A two-decades-long lobster boom appears to be ending as mysteriously as it began.
A report on Quartz.com says the number of baby lobsters along Maine’s coast has plummeted, although the population of breeding lobsters is at an all-time high.
Since Maine now produces around 85 percent of the United States’ lobsters, that could be a big problem for lobster fans.
Quartz reports that no one really knows why Maine lobstermen are landing so many lobsters – 124 million pounds in 2014, six times the amount harvested in 1984. Warmer sea temperatures, which speed lobster growth and help baby lobsters to survive; and commercial fishing that eliminated many of the lobster’s natural predators, are likely factors.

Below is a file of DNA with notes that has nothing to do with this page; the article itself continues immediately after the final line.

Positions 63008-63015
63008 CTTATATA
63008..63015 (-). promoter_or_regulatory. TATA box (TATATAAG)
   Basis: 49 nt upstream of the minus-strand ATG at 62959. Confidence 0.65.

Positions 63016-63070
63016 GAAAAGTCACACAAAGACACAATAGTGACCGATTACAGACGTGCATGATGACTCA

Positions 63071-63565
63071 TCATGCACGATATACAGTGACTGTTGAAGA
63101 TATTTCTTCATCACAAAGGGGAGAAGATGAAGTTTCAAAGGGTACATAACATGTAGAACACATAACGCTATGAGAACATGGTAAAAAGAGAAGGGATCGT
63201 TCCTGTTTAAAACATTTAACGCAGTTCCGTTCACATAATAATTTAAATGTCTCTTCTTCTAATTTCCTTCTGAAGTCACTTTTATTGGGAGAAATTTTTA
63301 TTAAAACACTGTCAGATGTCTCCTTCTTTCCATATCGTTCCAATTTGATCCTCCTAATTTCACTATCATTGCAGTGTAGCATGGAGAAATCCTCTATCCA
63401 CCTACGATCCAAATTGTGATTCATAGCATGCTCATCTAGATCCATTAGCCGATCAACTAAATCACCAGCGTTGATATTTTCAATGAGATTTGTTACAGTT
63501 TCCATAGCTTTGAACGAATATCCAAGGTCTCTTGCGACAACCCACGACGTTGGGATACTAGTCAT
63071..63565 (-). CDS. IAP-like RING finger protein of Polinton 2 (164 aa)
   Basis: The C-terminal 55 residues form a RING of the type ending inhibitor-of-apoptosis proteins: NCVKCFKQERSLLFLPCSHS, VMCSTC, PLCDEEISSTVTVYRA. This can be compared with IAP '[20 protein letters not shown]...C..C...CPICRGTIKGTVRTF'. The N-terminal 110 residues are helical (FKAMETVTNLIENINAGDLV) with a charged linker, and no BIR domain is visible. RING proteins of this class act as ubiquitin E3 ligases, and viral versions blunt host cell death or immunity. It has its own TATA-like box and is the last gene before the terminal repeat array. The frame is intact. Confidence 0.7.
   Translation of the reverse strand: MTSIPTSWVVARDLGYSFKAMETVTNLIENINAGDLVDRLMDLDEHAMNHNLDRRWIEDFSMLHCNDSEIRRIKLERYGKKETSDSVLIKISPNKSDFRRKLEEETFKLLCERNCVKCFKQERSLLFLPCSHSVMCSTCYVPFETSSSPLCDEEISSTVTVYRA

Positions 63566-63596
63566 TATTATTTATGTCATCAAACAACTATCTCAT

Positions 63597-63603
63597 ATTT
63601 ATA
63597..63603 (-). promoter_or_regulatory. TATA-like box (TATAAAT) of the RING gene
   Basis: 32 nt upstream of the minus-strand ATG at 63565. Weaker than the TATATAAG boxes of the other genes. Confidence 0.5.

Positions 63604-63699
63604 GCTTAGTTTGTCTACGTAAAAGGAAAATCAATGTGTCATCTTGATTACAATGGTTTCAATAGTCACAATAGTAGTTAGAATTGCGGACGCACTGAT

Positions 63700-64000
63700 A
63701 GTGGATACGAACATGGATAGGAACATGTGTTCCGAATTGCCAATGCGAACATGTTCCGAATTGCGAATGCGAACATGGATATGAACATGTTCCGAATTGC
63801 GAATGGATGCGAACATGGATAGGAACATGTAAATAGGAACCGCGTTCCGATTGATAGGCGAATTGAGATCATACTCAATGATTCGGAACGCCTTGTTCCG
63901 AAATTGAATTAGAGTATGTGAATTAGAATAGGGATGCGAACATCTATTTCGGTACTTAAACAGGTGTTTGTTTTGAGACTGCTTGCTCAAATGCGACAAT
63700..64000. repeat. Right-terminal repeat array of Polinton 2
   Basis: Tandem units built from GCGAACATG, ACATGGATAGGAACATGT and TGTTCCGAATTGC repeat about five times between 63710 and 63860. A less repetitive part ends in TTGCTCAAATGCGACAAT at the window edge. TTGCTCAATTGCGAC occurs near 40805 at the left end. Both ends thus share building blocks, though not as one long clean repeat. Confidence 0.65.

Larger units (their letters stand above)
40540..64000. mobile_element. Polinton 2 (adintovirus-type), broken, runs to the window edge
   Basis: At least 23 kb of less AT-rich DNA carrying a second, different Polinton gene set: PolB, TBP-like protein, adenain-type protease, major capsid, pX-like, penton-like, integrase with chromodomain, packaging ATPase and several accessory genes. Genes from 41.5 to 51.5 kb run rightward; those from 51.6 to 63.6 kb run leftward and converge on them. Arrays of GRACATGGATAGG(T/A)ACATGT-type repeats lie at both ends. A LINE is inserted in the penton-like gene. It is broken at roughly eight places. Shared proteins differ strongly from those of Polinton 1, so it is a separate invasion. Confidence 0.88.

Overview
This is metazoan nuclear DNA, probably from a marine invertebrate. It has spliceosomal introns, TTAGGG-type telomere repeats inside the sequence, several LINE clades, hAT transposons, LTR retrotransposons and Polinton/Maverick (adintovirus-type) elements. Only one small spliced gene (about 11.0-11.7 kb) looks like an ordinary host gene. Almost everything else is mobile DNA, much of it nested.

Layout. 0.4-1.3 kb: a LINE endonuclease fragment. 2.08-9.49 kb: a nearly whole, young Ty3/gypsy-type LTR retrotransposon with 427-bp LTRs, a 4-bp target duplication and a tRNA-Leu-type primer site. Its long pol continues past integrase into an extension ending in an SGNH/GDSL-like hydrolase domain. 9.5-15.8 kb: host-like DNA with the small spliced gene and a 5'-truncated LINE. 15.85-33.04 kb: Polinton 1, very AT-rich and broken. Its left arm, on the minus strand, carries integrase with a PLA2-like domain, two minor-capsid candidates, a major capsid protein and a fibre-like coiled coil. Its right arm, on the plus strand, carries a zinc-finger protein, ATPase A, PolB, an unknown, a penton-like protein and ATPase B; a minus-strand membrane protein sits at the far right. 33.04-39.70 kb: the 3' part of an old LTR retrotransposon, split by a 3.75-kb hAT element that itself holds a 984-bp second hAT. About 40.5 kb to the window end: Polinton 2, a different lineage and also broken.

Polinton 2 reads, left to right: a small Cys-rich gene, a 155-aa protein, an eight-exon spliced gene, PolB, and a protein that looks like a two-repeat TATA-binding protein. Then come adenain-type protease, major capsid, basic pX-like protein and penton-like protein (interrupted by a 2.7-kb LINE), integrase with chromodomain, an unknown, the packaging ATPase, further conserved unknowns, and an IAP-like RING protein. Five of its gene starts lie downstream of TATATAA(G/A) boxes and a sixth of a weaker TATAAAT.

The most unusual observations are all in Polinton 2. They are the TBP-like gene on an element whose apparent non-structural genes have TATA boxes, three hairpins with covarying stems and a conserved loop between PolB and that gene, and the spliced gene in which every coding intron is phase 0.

The warmer water may also explain the drop in baby lobsters. Mother lobsters may be making their homes in deeper waters, further offshore, making it more difficult to track the babies. Or the eggs are maturing and hatching too far offshore, carrying the babies out to sea into waters too cold for their survival.